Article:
The Value of Oral History in Archival Research: Pietro or Riccardo Gairinger? A Case Closed

02 September 2022

Artistic Heritage Generali Stories

Leon Battista Alberti once remarked, “Painting contains the same divine power that can be found not only in friendship, that recalls absent men, but also in bringing those deceased for many centuries back almost to life, such that with great admiration for the craftsman and with great satisfaction they may be recognised” and allows one to connect with one’s ancestors, as was the case with Dario Bartolini, the grandson of Riccardo Gairinger, whose mother was Lucia Gairinger, the daughter of Riccardo.

A Triestine by birth who lived and worked in Florence, the architect recognised his grandfather in the smartly-dressed, white-haired man depicted in Carlo Sbisà’s fresco Il lavoro costruttivo (the construction work) in the Galleria Protti in Trieste, named after Captain Arrigo Protti, a Gold Medal of Military Valour recipient who fell in combat in 1936 during the Second Italo-Ethiopian War. It is an elegant covered gallery with glass bricks above which runs the entire length of the building, based on a design by Marcello Piacentini and constructed between 1936 and 1939 on behalf of Generali.

Carlo Sbisà, Il lavoro costruttivo, fresco (1937), detail

The composition depicts a group of people hard at work on a building site within a karstic landscape. There are three “familiar” faces that stand out, or who at least appear in sharp relief compared to the others – they draw the viewer’s eye, seemingly interacting with the public by turning their gaze on them. Thanks to archival and family memories, the three can now be identified: in the background, with his back to us and his head half-turned in our direction, stands Gino de Finetti, the creator of the mosaic that adorns the gallery. Gino is deep in conversation with a man wearing a jacket and tie and holding a piece of paper in his hand, who we know to be Riccardo Gairinger. Staying on the left and moving to the foreground, a young man rests his hands against the wooden scaffolding, his satisfied demeanour inviting passers-by to admire his work: perhaps this is Carlo Sbisà. An initial comparison with a contemporary photo showing the Triestine artist at work on the frescos (noting the hairline and hairstyle, the facial expression and the work attire) would seem to lend credence to this theory.

The granddaughter of Gino de Finetti, Diana Arich de Finetti, has a preliminary sketch of a portrait of her grandfather, also by Sbisà. Of Gairinger, meanwhile, there remains the memory of a granddaughter who recalls “a regular family visit to see Grandpa Riccardo at the galleria.” At the very least, she says, “the man in the portrait bears a very strong resemblance to him,” while she also has a vague memory that, “from the few photos available, Pietro [Riccardo’s brother], didn’t have a beard.”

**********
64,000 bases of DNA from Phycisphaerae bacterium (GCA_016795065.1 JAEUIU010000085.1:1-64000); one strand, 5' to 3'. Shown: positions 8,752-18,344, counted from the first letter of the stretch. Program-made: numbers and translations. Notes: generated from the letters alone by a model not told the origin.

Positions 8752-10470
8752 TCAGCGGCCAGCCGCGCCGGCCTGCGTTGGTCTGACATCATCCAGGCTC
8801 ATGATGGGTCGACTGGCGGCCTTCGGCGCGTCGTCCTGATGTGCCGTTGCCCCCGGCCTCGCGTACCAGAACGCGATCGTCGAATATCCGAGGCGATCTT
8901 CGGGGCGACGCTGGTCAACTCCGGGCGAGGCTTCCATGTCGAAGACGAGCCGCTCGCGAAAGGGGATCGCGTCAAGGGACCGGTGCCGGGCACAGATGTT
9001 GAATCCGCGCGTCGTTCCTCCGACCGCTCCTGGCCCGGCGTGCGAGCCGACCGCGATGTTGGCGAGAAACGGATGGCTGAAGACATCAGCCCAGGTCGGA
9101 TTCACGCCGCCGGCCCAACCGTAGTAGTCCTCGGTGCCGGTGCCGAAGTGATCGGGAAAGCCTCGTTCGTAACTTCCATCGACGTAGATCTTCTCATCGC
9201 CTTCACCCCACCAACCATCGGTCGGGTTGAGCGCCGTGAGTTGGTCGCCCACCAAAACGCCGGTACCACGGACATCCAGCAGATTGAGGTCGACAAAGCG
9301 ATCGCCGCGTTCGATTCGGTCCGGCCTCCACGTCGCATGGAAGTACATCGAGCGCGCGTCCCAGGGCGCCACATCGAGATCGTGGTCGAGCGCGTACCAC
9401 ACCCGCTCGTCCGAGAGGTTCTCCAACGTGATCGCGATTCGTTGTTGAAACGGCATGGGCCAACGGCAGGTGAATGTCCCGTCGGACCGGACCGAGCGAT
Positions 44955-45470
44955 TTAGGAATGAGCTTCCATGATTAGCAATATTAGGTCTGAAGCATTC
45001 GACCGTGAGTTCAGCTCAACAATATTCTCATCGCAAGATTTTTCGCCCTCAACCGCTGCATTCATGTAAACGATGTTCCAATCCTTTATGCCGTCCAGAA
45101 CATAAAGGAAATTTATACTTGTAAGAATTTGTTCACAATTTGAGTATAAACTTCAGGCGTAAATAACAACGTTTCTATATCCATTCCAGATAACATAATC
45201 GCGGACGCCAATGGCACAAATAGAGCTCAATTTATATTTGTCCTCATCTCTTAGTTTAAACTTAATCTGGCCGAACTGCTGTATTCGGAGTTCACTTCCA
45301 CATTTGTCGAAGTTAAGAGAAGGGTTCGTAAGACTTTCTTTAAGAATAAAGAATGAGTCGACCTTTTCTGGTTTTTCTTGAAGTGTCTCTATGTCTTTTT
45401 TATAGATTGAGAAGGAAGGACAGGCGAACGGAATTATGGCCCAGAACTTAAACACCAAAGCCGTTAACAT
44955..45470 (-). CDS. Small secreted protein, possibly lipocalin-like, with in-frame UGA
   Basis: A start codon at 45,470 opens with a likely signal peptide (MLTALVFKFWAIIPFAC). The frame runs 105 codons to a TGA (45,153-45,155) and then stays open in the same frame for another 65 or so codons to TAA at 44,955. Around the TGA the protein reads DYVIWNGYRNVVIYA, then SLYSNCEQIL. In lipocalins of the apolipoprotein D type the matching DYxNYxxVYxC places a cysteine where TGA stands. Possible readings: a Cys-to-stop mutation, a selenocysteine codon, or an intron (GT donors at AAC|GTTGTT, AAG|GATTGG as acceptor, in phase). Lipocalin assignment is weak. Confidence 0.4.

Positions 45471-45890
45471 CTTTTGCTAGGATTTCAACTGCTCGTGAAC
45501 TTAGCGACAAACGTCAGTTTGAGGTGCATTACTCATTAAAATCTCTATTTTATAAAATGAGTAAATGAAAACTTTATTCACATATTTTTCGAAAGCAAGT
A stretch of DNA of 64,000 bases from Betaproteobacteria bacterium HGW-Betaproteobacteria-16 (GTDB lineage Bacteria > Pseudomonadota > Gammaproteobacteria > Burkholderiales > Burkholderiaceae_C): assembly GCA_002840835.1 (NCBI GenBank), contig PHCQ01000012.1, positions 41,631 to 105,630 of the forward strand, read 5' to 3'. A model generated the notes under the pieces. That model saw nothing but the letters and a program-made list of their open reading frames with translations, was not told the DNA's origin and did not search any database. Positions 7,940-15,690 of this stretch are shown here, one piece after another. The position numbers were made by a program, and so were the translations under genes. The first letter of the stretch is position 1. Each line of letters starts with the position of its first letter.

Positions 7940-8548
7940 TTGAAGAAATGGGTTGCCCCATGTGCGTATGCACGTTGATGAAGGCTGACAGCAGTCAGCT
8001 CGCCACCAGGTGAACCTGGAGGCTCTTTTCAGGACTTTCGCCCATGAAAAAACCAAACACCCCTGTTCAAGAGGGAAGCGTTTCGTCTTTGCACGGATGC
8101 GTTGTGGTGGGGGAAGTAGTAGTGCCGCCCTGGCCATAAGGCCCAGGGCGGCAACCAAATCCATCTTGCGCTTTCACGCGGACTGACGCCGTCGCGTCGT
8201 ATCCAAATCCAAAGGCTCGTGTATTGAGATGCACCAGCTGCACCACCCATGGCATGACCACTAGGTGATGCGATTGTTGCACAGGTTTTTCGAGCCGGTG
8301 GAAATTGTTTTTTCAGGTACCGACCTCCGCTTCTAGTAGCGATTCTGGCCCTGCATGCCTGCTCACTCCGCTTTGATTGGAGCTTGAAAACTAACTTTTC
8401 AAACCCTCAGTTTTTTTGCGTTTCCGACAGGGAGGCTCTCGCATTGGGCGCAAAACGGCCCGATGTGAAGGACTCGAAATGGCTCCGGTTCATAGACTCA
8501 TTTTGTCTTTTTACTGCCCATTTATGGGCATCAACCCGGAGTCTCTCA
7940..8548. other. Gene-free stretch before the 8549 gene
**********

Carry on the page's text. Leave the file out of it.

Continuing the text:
Palazzo Piacentini in Trieste: the entrance from Corso Italia with Gino de Finetti’s mosaic / ph. Massimo Goina

Indeed, there are many sources – including credible ones – that confuse the brothers, mistakenly attributing to Pietro notable works on behalf of Generali and an active part in signature Triestine construction projects such as the Corso Italia complex (formerly Corso Vittorio Emanuele III), built by Piacentini with finishing touches including Sbisà’s frescoes and de Finetti’s mosaic depicting the winged lion.

Part of the reason for the confusion is likely that, aside from both brothers being engineers, Riccardo was known to sign only with his surname, preceded by an abbreviation that is interpreted as being “ing.” (from ingegnere, the Italian for “engineer”).

Pietro Gairinger is often erroneously credited in the specialist literature with designing the Piacentini complex and the associated artistic commissions on behalf of Generali. The source of the confusion is a letter on Generali letterhead signed with only the surname, but which was unquestionably sent by Riccardo (the letter is preserved in the Schott-Sbisà Archive).

This is confirmed by the papers in his personal file as well as management and board minutes which refer exclusively to the engineer Riccardo Gairinger and never to Pietro. And above all, there are the memories of Bruno de Finetti’s daughter, Fulvia, who is unequivocal in stating that the person in question was Riccardo.

The daughter of the illustrious mathematician asserts that, “within the family we spoke often about Riccardo, a close friend of Uncle Gino de Finetti, and not at all about Pietro. If Gino received this commission, he undoubtedly owed it to his friendship with Riccardo.” Fulvia de Finetti also recalled that the two owned a shared property, and that Riccardo later purchased his friend’s share.

We can therefore say with confidence: it is Riccardo Gairinger, and not Pietro, depicted in the fresco speaking with his friend Gino. Case closed.